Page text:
The House of Representatives has passed a bill that would make the Register of Copyright a presidentially appointed position, instead of a part of the Library of Congress. The bill, sponsored by Rep. Bob Goodlatte (R-VA), will now move to the Senate, where it’s being put forward by Senators Rob Portman (R-OH) and Heidi Heitkamp (D-ND).
As we’ve written previously, this bill would grant the US Copyright Office more agency in advocating for specific copyright policy — something that’s previously led to conflict between the office and the Library of Congress. Goodlatte and other supporters of the bill describe it as a way to make the Register of Copyright democratically accountable, since they would be confirmed by the Senate rather than chosen by the Librarian of Congress. But it would also open it up to greater influence from lobbyists, particularly from groups that stand to benefit from harsher copyright rules — like the MPAA, which has praised the bill’s passage.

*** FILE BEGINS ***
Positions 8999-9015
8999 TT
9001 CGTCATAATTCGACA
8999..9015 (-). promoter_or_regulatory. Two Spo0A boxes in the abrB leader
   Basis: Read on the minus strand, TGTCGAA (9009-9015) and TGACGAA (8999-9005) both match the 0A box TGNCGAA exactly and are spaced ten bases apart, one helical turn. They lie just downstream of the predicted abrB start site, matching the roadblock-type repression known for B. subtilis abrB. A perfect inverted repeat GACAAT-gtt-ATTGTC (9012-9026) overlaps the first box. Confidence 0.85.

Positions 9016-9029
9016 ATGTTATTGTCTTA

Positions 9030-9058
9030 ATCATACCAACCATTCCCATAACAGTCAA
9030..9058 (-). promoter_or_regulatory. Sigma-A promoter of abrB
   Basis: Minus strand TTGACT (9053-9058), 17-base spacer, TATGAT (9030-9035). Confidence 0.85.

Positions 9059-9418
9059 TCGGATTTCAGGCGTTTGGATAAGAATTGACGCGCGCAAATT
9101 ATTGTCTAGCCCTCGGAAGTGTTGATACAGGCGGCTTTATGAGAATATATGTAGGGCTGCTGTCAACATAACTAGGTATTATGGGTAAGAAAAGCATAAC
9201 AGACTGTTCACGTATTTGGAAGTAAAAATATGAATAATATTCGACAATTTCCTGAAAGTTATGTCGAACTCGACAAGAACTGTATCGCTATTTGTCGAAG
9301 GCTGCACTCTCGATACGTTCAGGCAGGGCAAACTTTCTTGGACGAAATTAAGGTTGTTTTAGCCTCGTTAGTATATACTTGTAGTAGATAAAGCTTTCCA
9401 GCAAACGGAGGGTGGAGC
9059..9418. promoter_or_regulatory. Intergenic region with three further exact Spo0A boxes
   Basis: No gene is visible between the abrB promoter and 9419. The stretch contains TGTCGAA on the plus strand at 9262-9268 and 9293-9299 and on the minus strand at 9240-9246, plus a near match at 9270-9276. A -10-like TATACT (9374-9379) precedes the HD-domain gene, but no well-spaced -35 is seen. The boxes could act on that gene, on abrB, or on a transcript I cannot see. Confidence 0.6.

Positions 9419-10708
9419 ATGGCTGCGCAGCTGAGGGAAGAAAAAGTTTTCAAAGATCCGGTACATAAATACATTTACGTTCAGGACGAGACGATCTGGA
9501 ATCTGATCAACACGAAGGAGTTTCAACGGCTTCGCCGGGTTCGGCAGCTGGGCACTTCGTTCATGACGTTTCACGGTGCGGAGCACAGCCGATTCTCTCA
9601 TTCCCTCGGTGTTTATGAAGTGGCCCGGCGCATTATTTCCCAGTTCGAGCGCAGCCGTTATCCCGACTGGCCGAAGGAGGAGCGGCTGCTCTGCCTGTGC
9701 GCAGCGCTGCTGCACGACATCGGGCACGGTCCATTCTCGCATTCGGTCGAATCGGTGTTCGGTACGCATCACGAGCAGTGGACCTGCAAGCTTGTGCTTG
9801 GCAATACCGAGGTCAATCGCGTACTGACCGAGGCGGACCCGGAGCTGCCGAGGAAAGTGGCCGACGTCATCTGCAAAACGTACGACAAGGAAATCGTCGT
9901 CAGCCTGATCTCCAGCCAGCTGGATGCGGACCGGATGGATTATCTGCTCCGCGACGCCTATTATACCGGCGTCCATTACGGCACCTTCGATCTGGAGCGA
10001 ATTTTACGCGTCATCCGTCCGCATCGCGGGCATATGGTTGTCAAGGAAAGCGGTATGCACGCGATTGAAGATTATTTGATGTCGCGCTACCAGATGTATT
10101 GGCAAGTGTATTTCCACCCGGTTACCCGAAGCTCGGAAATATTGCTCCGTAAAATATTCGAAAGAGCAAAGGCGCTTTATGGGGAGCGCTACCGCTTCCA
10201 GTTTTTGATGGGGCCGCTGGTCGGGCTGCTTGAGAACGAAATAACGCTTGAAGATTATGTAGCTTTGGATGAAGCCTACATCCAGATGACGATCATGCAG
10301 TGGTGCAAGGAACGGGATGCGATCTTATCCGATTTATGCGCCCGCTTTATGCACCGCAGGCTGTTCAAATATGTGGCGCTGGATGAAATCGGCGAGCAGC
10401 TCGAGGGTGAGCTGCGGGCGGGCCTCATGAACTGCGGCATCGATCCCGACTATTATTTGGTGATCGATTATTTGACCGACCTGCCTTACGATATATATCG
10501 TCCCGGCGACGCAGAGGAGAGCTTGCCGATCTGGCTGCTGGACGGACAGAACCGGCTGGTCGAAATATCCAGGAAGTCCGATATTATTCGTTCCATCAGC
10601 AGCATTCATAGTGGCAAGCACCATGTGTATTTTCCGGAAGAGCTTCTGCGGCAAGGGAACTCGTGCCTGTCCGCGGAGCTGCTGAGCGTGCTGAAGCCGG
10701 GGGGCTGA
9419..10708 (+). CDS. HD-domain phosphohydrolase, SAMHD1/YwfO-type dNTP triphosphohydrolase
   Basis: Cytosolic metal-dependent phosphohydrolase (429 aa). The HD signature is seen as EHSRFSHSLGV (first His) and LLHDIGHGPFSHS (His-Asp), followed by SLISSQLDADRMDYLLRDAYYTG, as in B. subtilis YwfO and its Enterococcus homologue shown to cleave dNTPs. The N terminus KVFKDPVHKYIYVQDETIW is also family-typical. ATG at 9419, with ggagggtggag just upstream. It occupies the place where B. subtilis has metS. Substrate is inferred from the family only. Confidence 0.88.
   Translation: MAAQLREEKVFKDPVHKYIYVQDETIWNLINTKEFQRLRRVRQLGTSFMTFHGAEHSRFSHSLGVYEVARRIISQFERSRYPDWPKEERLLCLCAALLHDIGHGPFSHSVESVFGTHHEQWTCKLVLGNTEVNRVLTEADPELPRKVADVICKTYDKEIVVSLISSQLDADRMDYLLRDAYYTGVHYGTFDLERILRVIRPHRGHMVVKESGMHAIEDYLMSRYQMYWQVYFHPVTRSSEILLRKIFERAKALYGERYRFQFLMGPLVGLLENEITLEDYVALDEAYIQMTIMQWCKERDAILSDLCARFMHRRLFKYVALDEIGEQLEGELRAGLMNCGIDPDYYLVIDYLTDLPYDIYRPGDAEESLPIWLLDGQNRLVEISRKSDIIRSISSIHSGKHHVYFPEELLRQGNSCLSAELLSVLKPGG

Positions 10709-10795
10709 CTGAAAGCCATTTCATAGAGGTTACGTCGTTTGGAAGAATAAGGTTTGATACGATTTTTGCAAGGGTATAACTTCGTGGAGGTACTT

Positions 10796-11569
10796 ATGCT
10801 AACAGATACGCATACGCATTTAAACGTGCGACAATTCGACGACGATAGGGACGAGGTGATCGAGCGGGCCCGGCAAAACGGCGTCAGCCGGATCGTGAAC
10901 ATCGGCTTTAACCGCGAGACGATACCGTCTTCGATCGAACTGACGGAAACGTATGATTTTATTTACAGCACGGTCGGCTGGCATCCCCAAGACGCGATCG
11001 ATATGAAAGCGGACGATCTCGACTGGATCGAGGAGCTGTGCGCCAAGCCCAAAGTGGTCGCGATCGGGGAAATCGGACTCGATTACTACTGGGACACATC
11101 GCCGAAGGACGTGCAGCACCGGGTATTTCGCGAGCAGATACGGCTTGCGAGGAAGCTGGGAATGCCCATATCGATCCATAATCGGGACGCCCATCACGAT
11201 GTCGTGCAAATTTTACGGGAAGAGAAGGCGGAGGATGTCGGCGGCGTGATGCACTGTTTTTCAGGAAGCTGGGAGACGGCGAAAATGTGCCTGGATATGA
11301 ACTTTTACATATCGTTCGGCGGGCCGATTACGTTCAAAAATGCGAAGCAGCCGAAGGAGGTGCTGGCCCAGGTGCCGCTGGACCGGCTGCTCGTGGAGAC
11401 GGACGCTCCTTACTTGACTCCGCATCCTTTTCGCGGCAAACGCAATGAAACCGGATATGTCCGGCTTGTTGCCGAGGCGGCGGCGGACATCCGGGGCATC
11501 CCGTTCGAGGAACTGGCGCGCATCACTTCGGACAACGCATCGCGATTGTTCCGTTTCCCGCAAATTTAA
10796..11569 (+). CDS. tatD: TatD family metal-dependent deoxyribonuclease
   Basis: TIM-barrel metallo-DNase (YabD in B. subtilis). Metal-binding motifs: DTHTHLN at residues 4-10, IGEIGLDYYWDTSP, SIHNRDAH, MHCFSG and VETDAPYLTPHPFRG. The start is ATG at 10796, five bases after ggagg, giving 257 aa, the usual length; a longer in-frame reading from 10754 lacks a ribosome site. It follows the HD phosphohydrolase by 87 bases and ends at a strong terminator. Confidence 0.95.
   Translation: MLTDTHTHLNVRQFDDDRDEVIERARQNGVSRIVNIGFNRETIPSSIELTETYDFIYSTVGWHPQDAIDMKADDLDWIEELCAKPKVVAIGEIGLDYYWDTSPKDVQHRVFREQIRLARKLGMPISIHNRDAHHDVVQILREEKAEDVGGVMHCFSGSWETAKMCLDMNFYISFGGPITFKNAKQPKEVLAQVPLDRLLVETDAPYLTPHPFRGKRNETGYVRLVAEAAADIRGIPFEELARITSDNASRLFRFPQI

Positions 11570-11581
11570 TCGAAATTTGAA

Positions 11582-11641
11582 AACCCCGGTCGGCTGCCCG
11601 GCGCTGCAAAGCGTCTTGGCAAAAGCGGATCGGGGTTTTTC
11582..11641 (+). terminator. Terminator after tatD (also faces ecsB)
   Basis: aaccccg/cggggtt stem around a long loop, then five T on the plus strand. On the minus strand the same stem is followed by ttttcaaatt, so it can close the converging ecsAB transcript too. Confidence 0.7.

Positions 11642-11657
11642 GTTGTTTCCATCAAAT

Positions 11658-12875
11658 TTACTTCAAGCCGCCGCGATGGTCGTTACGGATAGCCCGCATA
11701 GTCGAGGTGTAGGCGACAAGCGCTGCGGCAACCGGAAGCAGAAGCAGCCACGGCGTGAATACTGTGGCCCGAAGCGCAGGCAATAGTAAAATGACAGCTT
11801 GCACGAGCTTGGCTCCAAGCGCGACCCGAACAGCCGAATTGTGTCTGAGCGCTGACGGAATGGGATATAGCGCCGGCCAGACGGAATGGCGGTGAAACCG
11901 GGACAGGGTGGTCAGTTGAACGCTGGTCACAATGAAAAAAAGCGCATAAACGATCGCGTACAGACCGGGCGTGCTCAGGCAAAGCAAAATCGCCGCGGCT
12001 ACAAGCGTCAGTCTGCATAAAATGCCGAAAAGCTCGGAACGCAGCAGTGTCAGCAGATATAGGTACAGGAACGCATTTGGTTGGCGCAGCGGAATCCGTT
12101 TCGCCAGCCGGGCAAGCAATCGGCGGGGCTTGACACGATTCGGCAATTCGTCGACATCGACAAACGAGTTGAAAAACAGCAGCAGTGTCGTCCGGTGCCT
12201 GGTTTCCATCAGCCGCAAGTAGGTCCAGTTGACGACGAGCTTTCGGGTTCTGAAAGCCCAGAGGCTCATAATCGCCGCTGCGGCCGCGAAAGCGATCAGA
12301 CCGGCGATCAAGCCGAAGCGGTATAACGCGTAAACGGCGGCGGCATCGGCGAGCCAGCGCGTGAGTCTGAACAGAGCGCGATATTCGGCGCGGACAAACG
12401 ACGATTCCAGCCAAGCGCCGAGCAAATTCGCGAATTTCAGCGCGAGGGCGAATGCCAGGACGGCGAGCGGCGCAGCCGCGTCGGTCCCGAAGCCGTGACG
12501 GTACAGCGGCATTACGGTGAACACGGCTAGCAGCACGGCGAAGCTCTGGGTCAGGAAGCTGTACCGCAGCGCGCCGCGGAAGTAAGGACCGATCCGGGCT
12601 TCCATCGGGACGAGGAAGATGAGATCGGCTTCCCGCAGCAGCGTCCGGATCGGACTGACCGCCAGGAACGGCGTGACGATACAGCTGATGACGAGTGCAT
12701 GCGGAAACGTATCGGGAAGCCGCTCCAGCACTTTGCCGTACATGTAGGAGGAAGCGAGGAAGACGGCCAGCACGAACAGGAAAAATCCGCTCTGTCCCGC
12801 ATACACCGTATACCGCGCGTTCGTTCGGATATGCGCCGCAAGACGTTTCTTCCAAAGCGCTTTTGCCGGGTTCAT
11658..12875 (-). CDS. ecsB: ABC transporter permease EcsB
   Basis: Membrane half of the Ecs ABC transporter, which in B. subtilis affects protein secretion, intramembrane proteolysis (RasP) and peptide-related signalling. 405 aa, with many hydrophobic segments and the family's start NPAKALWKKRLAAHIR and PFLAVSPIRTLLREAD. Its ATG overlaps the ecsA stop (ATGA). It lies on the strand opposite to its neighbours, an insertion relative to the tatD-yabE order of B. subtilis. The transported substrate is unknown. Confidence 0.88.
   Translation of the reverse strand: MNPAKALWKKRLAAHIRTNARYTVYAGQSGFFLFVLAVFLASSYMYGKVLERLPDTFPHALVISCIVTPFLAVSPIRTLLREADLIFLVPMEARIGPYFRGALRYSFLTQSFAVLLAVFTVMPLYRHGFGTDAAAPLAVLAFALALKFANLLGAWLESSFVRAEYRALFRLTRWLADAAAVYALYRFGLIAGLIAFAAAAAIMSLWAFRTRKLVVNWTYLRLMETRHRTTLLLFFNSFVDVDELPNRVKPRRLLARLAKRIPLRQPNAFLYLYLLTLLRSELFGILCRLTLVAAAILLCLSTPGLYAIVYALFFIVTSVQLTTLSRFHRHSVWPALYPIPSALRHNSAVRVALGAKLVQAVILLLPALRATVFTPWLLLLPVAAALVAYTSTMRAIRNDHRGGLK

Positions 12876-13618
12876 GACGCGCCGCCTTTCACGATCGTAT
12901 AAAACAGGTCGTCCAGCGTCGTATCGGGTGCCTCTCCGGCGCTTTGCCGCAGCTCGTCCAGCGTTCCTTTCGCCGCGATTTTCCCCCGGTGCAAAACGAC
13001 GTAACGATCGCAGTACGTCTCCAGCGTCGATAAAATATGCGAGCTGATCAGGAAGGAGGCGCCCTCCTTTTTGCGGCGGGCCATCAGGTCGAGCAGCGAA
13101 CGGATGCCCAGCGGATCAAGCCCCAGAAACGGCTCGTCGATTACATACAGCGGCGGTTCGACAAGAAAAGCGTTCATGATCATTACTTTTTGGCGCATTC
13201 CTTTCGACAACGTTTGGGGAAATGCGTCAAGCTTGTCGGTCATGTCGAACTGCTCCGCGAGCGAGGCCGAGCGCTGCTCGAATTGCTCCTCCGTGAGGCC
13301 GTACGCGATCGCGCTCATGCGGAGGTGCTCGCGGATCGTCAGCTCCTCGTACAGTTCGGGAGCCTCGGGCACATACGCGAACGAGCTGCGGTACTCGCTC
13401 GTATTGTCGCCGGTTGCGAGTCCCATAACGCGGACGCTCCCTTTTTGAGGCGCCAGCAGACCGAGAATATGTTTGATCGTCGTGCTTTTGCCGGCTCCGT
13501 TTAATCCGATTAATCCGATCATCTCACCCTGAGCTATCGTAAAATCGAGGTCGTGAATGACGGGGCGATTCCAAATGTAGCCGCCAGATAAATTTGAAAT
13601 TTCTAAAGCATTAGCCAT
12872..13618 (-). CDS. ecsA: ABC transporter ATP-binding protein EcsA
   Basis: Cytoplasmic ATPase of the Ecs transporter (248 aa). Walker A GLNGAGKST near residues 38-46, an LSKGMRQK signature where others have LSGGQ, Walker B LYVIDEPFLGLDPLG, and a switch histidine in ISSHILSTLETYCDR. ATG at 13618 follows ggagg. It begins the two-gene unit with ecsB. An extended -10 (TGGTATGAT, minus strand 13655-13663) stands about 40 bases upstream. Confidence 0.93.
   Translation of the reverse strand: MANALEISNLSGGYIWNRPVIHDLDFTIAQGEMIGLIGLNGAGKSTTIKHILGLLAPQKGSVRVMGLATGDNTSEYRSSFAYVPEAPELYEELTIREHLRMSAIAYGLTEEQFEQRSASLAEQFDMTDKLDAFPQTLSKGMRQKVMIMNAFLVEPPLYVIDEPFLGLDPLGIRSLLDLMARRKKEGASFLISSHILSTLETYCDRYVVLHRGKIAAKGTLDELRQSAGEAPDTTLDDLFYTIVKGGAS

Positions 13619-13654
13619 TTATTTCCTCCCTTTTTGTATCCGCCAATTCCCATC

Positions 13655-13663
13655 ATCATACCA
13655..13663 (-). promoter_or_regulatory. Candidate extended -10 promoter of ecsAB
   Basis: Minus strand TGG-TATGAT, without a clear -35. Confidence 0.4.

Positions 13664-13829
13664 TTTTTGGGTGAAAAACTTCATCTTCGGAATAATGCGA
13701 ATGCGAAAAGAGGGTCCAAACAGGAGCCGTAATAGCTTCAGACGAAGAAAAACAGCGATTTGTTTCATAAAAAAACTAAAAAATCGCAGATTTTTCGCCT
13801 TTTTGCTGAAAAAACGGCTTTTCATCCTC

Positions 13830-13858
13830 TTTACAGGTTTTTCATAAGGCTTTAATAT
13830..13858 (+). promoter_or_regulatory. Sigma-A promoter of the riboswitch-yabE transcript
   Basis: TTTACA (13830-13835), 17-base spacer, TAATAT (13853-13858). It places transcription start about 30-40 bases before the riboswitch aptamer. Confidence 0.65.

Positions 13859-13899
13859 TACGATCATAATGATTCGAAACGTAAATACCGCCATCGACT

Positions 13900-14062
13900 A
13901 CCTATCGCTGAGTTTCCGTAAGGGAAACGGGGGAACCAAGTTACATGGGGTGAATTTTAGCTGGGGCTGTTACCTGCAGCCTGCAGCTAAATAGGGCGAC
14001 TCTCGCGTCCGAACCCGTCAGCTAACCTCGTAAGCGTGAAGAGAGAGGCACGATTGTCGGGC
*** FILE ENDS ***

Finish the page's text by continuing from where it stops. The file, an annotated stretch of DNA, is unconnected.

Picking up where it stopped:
To some extent, the interests of librarians and preservationists are at odds with groups that advocate for stricter copyright law. It’s hard to archive modern media when you’re banned from “copying” it, which is necessary to do just about anything with a digital work. And groups like the MPAA have fought against letting works fall into the public domain, something that keeps old art accessible and allows artists and other creators to build on it. With this bill, they might have a freer hand than ever.